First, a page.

From PCLinuxOShelp Knowledge Base
Index of Linux Commands
These represent only a fraction of the total number of standard commands typically included in Linux and other Unix-like operating systems.
alias: allows launching of any command or combination of commands by using a preset character or series of characters.
apropos: displays a list of all topics in the built-in user manual that are related to the subject of a query.
bzip2: used for compressing and decompressing files.
cat: (short for concatenate) has three related functions with regard to text files: displaying them, combining copies of them and creating new ones.
cd: changes directories.
clear: removes all previous commands and output from consoles and terminal windows.
cp: copies files and directories.
df: reports the amount of space used and available on currently mounted filesystems.
dmesg: reads the kernel messages.
du: shows the sizes of directories and files.
fdformat: performs low-level formatting of floppy disks.
file: classifies filesystem objects.
free: provides information about unused and used memory and swap space.
grep: searches text.
head: by default reads the first ten lines of text.
hostname: shows or sets a computer's host name and domain name.
kdesu: opens KDE su, the graphical front end for the su command.
kill: terminates stalled processes without having to log out or reboot.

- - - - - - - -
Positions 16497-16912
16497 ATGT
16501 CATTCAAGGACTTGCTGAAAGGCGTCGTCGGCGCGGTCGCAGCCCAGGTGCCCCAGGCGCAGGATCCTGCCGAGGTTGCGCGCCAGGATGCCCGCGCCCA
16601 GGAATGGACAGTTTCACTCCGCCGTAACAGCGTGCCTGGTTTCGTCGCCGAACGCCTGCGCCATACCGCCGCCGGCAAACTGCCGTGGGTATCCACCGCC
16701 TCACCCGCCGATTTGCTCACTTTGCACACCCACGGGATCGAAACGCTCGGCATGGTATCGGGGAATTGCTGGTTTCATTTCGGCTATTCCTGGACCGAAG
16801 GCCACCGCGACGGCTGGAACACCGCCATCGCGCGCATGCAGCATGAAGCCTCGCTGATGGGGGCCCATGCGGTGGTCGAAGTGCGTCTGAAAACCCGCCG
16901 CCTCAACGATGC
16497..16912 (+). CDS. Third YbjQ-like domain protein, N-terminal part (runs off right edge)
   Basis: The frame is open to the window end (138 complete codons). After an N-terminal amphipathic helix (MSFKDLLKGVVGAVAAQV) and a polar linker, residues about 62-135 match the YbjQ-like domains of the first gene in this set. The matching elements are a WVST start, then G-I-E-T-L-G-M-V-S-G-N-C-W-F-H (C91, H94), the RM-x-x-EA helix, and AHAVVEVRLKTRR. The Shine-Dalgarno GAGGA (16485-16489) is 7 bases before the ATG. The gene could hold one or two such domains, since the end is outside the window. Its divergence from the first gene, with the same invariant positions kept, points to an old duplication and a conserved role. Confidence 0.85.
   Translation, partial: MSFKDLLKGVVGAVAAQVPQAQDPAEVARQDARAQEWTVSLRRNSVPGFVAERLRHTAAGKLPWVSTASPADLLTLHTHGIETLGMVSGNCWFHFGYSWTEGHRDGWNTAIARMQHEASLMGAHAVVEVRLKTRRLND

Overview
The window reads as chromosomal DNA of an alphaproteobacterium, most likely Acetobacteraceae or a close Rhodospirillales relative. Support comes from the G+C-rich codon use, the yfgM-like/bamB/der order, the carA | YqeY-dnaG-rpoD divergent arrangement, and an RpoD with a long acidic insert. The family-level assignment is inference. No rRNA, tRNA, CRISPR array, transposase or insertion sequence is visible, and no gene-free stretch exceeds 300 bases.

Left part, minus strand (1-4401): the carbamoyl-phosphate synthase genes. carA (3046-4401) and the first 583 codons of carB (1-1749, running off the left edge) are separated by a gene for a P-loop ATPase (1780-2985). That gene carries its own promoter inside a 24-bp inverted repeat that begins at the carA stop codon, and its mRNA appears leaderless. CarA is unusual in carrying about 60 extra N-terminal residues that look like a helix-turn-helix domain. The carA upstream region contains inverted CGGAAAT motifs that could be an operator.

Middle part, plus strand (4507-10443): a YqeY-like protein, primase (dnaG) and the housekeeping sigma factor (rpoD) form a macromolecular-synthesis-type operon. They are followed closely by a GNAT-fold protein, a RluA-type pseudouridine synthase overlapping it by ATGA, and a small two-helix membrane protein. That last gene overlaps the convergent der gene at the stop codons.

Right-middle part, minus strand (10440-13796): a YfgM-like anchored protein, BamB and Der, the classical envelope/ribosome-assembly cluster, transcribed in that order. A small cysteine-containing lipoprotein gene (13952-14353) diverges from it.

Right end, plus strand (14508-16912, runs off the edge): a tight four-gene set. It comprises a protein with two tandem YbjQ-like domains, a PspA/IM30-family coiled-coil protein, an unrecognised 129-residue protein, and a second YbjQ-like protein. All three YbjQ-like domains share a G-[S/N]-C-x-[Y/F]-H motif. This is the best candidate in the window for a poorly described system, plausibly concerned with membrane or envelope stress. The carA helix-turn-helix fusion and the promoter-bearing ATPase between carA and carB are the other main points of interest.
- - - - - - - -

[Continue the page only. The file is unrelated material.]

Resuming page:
killall: terminates all processes associated with programs whose names are provided to it as arguments.
locate: finds files and directories.
man: formats and displays the built-in manual pages.
mkbootdisk: creates an emergency boot floppy.
mkdir: creates new directories.
mkfs: creates a filesystem on a disk or on a partition thereof.
mv: renames and moves files and directories.
ps: (short for process status) lists the currently running processes and their process identification numbers (PIDs).
pstree: displays the processes on the system in the form of a tree diagram.
pwd: (short for present working directory) displays the full path to the current directory.
reboot: restarts a computer without having to turn the power off and back on.
rm: deletes the specified files and directories.
rmdir: deletes the specified empty directories.
runlevel: reports the current and previous runlevels.
shred: destroys files.
spell: checks spelling.
strings: returns each string of printable characters in files.
su: (short for substitute user) changes a login session's owner without the owner having to first log out of that session.
tail: by default reads the final ten lines of text.
tar: converts a group of files into an archive.
touch: the easiest way to create new, empty files.
tr: translates or deletes characters.
unalias: removes entries from the current user's list of aliases.
uname: provides basic information about a system's software and hardware.
uptime: shows the current time, how long the system has been running since it was booted up, how many user sessions are currently open and the load averages.
w: shows who is logged into the system and what they are doing.
wc: by default counts the number of lines, words and characters that are contained in text.
whatis: provides very brief descriptions of command line programs and other topics related to Unix-like operating systems.
whereis: locates the binary, source code and man page for any specified program.
whoami: returns the user name of the owner of the current login session.